Godzilla: King of the Monsters (2019)

I find it rather disturbing:

We keep hearing, in movie after movie, TV series after TV series that we are on the brink of some massive ecological cataclysm that will wipe out the entire human race “Real Soon” (to quote Dr. Lizardo).

And yet, even the most alarmist models of global warming usually end up admitting that it will be at least a century before any serious warming takes place, and one can point to plenty of evidence that a lot has been done to clean up our air and water.  There is no hard evidence out there that suggests we only have a few years left, and yet we keep hearing it over and over.

Very disturbing.  But then, I said that already.

Now, in Godzilla: King of the Monsters we are told that having your city trampled by a giant monster is a good thing, and in fact, having Godzilla blast everything with his deadly radioactive breath is going to…ummm…make plants grow better?


We get a bit of glib nonsense about volcanoes producing rich new soil (true, by bringing lots of carbon and mineral rich materials up to the surface), but spraying everything with enough radiation to set buildings on fire, or melt down other giant monsters is going to sterilize the all important bacteria in the soil, melt it into a glassy mess and leave it pretty much unable to support life.

And what exactly is Godzilla’s deadly blue breath made of anyway?  Uranium isotopes?  A hint of Plutonium?  Maybe radioactive cobalt with just a smidgen of Iodine?

Not exactly what I’d chose to fertilize my garden.

Fortunately, all this is in a movie big enough and dumb enough to make us forget the silly ideas spouted by the human actors and let us get on with the whole business of badass giant monsters going mano a mano with each other (or would that be garras a garras?).  Which is a good thing because that is what Godzilla: King of the Monsters does best.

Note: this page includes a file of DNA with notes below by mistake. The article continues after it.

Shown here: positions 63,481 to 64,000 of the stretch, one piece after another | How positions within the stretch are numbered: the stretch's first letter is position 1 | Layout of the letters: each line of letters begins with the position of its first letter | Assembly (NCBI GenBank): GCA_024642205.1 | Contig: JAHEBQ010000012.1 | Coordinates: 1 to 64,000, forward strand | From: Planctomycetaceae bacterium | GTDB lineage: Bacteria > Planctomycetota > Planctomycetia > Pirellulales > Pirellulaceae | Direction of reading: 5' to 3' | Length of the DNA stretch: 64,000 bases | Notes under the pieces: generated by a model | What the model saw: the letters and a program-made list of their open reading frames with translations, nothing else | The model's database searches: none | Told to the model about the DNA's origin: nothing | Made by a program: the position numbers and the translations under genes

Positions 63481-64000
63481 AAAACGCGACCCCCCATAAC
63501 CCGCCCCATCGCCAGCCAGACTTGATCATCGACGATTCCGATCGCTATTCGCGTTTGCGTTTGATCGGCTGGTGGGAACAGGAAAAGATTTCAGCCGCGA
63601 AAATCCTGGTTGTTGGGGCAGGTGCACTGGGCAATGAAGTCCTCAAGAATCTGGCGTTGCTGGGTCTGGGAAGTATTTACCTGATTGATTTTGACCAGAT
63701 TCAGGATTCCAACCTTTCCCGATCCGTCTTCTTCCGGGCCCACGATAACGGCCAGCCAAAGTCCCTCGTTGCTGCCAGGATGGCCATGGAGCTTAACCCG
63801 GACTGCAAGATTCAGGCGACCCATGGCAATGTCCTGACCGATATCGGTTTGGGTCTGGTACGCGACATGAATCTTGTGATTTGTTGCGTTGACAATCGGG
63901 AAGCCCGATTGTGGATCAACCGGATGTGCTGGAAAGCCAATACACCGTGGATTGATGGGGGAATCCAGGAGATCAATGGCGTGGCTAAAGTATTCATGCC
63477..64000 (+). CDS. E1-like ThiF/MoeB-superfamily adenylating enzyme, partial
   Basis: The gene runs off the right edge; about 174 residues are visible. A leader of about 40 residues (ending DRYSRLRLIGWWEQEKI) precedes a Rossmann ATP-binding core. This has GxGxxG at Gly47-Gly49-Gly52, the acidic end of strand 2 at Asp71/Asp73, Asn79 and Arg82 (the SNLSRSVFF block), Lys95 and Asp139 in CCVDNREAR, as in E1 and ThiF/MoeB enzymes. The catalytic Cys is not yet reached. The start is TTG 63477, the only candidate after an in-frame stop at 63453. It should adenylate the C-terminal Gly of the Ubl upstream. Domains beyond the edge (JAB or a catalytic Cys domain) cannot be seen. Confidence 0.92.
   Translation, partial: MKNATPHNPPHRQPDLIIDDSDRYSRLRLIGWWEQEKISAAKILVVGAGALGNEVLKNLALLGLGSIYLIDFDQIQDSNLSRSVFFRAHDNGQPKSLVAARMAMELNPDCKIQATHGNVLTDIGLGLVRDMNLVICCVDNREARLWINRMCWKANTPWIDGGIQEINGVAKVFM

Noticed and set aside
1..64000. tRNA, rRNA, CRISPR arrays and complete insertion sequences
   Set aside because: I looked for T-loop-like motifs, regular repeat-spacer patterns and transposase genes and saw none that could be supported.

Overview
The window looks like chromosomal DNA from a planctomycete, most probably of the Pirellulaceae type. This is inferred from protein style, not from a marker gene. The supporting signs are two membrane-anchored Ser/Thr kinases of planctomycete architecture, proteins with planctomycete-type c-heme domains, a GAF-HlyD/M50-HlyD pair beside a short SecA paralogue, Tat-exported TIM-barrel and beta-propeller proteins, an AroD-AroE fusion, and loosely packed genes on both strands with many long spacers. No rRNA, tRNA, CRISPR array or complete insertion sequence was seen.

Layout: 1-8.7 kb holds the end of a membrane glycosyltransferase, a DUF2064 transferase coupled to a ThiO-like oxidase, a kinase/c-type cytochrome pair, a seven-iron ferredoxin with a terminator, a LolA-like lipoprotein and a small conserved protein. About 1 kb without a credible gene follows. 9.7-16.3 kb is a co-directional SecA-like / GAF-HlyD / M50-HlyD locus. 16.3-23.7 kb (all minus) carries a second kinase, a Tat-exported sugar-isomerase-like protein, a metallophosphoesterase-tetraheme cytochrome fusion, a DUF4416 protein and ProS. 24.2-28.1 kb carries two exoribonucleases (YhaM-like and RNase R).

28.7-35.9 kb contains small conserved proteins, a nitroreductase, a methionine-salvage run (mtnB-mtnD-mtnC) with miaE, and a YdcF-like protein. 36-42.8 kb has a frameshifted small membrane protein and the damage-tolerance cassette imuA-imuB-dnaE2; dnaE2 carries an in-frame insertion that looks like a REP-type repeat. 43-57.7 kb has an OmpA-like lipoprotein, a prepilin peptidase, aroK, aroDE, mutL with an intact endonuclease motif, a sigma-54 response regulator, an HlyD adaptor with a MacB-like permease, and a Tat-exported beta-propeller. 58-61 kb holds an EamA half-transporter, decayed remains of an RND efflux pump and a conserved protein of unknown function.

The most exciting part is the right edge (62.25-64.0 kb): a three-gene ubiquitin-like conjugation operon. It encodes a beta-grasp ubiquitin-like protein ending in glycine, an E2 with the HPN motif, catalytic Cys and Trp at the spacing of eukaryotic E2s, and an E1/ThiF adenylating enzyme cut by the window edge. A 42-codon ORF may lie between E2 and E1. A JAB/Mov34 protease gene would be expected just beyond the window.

The Legendary Godzilla was already an imposing beast, but this time we also get to see a dazzling version of Rodan emerging from a volcano dripping lava (okay, it isn’t Mt. Fuji, but we’ll ignore that), a luminously beautiful Mothra (although her legs are just way too big — and the suggestion that she and the Big G are…ummmmm…”close” is just too strange to even begin to discuss).  But the show stopper is their truly monstrous take on King Ghidora, who is nightmarishly familiar yet bigger and nastier than ever. This time he even generates his own storms to hide himself, and emerges from his frozen tomb in the Antarctic in a bravura sequence.  Let’s face it:  Toho never made any of them look this good before.

And, of course, the hard core fans will recognize a lot of the Easter Eggs, particularly that visit to that ever popular land (in Kaiju Eiga films, at least), Mu.

Not that they actually call it that.

So turn off your brain and leave it at the door with your cell phone:  you won’t need it.  This is strictly fun for the kiddies — the grown up ones, that is, not the little ones who will only end up crying because this is a very intense film.

And let’s just hope that the upcoming Legendary film where King Kong takes on the big green guy will be even dumber.  After all, no one really cares whether Godzilla’s going to help to bring balance in our world by reducing it to a radioactive slag heap.

We’re only waiting for that moment when someone says “Let them fight.”

Preorder the DVD or buy the Action Figure at Amazon:



And check out our new Feature (Updated May 16, 2019):

The Rivets Zone:  The Best SF Movies You’ve Never Seen!

6 thoughts on “Godzilla: King of the Monsters (2019)

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